Group 6 – Quest Food Exchange – Project Upcycle
Quest is a non-profit organization that collects food donations from over 300 donators and sells the products at a marked down price for people in need. There are a range of volunteering opportunities at Quest with many tasks including: preparation of meals, giving cooking lessons, food sales, re-stocking, organizing shelves, disposal of inappropriate foods, recycling, and office work. One of the group 6 members explains that working with Quest is enjoyable since the organization is relatively new, and its coordinators are open-minded towards new ideas. He also mentioned that his experience volunteering at Quest has improved skills in organization, management, and efficiency. However, some of the work may be a bit dry if done for too long (for example, opening jars of expired peanut butter, disposing of the peanut butter, and recycling the empty jars – for four hours).
Group 7 – Quest Food Exchange – Development of Office Manual
Quest food exchange has been around for 23 years, serving the community with low-cost groceries for individuals that find it hard to meet ends. Individuals who are on financial aid or welfare are eligible to receive memberships or vouchers for Quest purchases. They have 3 different locations in the lower mainland, 2 in Vancouver and 1 in Surrey. Quest food exchange’s main goal is to reduce waste and low-cost groceries at their markets and by delivering raw food materials to agencies for their own meal programs. Volunteering opportunities are available for individuals who wish to give back to the community and receiving low-cost food at the same time. For every 4 hours volunteers receiving a $13 voucher to spend at Quest market. But training these individuals is costly and takes up a lot of time, especially when volunteers flake out. This is where group 7 comes in. They are creating a volunteer manual for Quest food exchange to cut down on training time and funding. This will be a take home manual, which will include all the instructions and tools required by volunteers that wish to work at Quest food exchange. Quest has requested that it be a simple and straightforward instruction manual because most volunteers are refugees that may or may not have the adequate language or computer skills.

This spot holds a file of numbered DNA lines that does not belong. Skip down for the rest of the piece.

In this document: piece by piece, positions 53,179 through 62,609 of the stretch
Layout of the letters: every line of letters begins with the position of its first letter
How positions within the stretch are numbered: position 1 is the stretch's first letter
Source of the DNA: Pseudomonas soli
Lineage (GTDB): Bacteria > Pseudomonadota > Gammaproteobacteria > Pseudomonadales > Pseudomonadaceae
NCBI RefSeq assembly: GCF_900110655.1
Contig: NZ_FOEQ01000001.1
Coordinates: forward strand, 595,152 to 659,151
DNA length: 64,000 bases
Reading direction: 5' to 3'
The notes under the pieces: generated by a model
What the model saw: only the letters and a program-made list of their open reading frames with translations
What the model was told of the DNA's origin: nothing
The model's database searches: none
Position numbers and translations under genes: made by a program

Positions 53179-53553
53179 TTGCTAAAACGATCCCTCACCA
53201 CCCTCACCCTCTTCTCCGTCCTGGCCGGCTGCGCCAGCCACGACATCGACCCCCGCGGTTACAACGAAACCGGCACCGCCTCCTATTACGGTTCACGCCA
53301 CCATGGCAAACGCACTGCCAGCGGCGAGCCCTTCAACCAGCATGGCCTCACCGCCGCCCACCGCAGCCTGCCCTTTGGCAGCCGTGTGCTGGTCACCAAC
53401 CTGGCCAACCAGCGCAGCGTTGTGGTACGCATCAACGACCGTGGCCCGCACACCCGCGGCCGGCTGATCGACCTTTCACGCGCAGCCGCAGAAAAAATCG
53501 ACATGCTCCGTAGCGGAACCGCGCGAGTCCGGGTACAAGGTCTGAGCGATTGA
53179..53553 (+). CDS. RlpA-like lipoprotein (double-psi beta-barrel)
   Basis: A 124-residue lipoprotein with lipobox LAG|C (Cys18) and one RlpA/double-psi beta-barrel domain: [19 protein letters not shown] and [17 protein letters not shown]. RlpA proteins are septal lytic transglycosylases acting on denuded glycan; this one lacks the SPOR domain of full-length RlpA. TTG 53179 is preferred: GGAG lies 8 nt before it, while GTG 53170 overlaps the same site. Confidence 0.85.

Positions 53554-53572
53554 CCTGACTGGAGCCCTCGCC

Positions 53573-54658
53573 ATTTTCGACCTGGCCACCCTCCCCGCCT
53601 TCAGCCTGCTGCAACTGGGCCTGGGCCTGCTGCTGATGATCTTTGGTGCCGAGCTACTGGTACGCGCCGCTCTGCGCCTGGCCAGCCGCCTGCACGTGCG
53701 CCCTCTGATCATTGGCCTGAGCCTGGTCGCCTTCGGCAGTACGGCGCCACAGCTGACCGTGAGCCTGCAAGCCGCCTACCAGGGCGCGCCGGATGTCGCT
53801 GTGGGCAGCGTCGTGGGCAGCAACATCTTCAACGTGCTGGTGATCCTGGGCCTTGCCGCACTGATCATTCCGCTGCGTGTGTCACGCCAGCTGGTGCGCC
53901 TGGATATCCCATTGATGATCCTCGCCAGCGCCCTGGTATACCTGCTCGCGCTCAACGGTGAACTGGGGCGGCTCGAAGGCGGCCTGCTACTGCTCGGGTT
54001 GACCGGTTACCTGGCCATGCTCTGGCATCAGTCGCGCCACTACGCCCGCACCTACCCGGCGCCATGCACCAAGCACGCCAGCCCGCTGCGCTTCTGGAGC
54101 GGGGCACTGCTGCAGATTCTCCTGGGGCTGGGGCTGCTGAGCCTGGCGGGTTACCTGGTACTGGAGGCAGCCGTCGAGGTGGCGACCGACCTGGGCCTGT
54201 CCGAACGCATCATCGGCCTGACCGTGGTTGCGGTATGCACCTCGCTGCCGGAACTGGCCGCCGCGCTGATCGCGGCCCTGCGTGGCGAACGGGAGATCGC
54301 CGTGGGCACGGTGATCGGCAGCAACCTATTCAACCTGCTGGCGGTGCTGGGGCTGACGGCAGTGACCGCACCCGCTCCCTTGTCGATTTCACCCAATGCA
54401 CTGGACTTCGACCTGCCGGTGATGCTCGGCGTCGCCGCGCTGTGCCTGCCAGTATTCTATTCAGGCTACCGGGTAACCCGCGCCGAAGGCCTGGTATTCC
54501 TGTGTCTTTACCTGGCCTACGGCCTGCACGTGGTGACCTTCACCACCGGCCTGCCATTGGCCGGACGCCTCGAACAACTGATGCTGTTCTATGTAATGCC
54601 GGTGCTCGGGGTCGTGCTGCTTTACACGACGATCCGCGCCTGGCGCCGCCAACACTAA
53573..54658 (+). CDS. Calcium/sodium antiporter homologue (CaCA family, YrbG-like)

Group 8 – Kitsilano Neighbourhood House – Linden Tree Place- Development of the accessible Roof Top Garden for Seniors & People with Spinal Cord Injuries
Group 9 – Village Vancouver Transition Society – Kitsilano Transition Village Demonstration Sustainable Neighbourhood (Focus on Food Resilience)
As it is my job to bring the various projects in LFS together and create that network and sense of connectivity, it is also group 9’s job to connect the various projects in Village Vancouver. Village Vancouver is part of a global movement called TransitionTown aimed to reduce foil fuels, so everything is as local as it could get. These projects are situated in Kitsilano. Anybody is welcome to join these initiatives because anyone can make a difference. As witnessed by group 9, everyone seems to have different expertise in different things but they are all pieces of a greater puzzle that pieces together. “ A lot of the people seemed really talented, which is amazing” as one of the members expressed to me their admiration for the interactions amongst the individuals that are involved.